Friday, July 28, 2006
Unlicensed, Too Ill
"We might consider countering this act of Iranian aggression with a military strike against Iranian nuclear facilities. Why wait?....Yes, there would be repercussions -- and they would be healthy ones, showing a strong America that has rejected further appeasement."
It's statements such as those that lead one to empathize with Tommy Franks and what he endured during his required interactions with Douglas Feith. Healthy repercussions? From a military strike against Iranian nuclear facilities? Right now?
It's not that there wouldn't be any healthy repercussions, I suppose, it's just that the negative would so vastly outweigh the positive as to render the exercise an abject failure. That Kristol would advocate such an ill-fated move is, unfortunately, somewhat typical.
This is a time when our military is stretched thin and fortuitously positioned (from an Iranian perspective) right next door (in both Afghanistan and Iraq). Getting at us has rarely been easier for Iran in terms of geographical proximity. The thought that opening a third front at a time when we can't quite control the two already active ones would be 'good strategy' is really just confused and short-sighted on a fundamental level.
Do we expect the Iranians to sit back and take it? To not mobilize terrorist networks worldwide? To not lash out at our soldiers, via proxy, in both Afghanistan and Iraq? Would they be reluctant to disrupt the world's oil supply? What forces could we muster to attack Iran if they escalated the engagement?
Most of these concerns have been well documented over the past couple of years, so I don't intend to reiterate them all (see, ie, prak's take on a James Fallows article from 2004). But there is an angle that I hadn't considered before that deserves mention.
Pat Lang, writing in the Christian Science Monitor, provides some insight into actual strategic considerations - not the magical thinking of the Green Lantern-ite neoconservatives like Kristol and Ledeen. Lang cautions us about how precarious the situation is in Iraq with respect to the supply lines our military forces rely on:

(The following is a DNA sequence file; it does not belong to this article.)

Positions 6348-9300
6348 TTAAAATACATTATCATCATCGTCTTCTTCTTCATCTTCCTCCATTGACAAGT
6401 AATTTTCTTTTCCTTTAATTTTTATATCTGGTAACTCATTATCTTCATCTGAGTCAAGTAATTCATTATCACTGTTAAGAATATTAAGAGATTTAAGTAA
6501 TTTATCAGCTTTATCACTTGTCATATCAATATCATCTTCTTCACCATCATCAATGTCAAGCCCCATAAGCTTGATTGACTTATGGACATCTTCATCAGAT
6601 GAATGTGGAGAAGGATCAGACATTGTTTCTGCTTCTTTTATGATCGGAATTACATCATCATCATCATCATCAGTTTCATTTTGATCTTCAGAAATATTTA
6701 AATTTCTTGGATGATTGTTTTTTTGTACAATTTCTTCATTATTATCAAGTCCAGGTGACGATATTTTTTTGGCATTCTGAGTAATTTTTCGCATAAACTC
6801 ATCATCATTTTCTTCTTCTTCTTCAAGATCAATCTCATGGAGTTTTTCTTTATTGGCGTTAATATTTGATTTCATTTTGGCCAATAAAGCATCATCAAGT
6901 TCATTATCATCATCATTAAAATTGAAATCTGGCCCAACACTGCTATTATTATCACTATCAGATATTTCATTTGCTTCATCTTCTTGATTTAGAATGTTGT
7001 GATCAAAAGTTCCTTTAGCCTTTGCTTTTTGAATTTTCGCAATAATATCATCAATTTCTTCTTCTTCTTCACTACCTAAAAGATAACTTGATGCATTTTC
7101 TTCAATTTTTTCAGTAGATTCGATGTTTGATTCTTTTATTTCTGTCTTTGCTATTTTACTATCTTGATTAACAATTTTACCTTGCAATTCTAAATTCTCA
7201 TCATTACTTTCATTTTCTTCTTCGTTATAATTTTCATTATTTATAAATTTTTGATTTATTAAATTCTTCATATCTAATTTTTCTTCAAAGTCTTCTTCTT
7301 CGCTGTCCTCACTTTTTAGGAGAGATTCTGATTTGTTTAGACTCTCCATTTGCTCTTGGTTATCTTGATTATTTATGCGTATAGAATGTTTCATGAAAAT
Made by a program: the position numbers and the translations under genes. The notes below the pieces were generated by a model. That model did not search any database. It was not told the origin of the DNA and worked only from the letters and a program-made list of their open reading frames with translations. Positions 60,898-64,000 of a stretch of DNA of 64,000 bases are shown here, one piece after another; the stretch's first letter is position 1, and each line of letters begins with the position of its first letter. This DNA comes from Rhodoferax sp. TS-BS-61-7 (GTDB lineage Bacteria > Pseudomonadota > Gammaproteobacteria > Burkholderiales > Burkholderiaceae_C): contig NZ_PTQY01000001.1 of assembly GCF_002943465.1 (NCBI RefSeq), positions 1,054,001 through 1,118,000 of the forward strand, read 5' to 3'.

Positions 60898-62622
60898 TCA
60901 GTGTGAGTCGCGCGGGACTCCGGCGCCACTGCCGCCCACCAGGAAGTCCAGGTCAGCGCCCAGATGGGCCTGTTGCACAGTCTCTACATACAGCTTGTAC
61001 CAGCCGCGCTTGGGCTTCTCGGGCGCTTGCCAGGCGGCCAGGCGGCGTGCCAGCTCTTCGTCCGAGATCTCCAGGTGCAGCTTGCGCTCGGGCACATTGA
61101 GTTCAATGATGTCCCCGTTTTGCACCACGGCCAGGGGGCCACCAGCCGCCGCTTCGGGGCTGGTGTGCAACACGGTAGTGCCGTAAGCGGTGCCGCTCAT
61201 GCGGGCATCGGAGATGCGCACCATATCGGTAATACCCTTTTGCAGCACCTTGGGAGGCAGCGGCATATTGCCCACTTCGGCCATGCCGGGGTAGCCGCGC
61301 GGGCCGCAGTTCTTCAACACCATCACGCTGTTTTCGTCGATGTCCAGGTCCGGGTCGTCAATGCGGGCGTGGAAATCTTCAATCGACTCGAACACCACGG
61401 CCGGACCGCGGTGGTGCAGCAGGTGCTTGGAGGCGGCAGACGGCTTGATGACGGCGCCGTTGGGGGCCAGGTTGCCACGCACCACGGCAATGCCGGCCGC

American forces in Iraq are in danger of having their line of supply cut by guerrillas. Napoleon once said that "an army travels on its stomach." By that he meant that the problem of keeping an army supplied is the prerequisite for the very existence of the force.
A 21st-century military force "burns up" a tremendous volume of expendable supplies and continuously needs repairs to equipment as well as medical treatment. Without a plentiful and dependable source of fuel, food, and ammunition, a military force falters. First it stops moving, then it begins to starve, and eventually it becomes unable to resist the enemy. [...]
American troops all over central and northern Iraq are supplied with fuel, food, and ammunition by truck convoy from a supply base hundreds of miles away in Kuwait. All but a small amount of our soldiers' supplies come into the country over roads that pass through the Shiite-dominated south of Iraq.
Until now the Shiite Arabs of Iraq have been told by their leaders to leave American forces alone....
Southern Iraq is thoroughly infiltrated by Iranian special operations forces working with Shiite militias, such as Moqtada al-Sadr's Mahdi Army and the Badr Brigades. Hostilities between Iran and the United States or a change in attitude toward US forces on the part of the Baghdad government could quickly turn the supply roads into a "shooting gallery" 400 to 800 miles long.
At present, the convoys of trucks supplying our forces in Iraq are driven by civilians - either South Asians or Turks. If the route is indeed turned into a shooting gallery, these civilian truck drivers would not persist or would require a heavier escort by the US military.
...Trucks loaded with supplies are defenseless against many armaments, such as rocket-propelled grenades, small arms, and improvised explosive devices. A long, linear target such as a convoy of trucks is very hard to defend against irregulars operating in and around their own towns.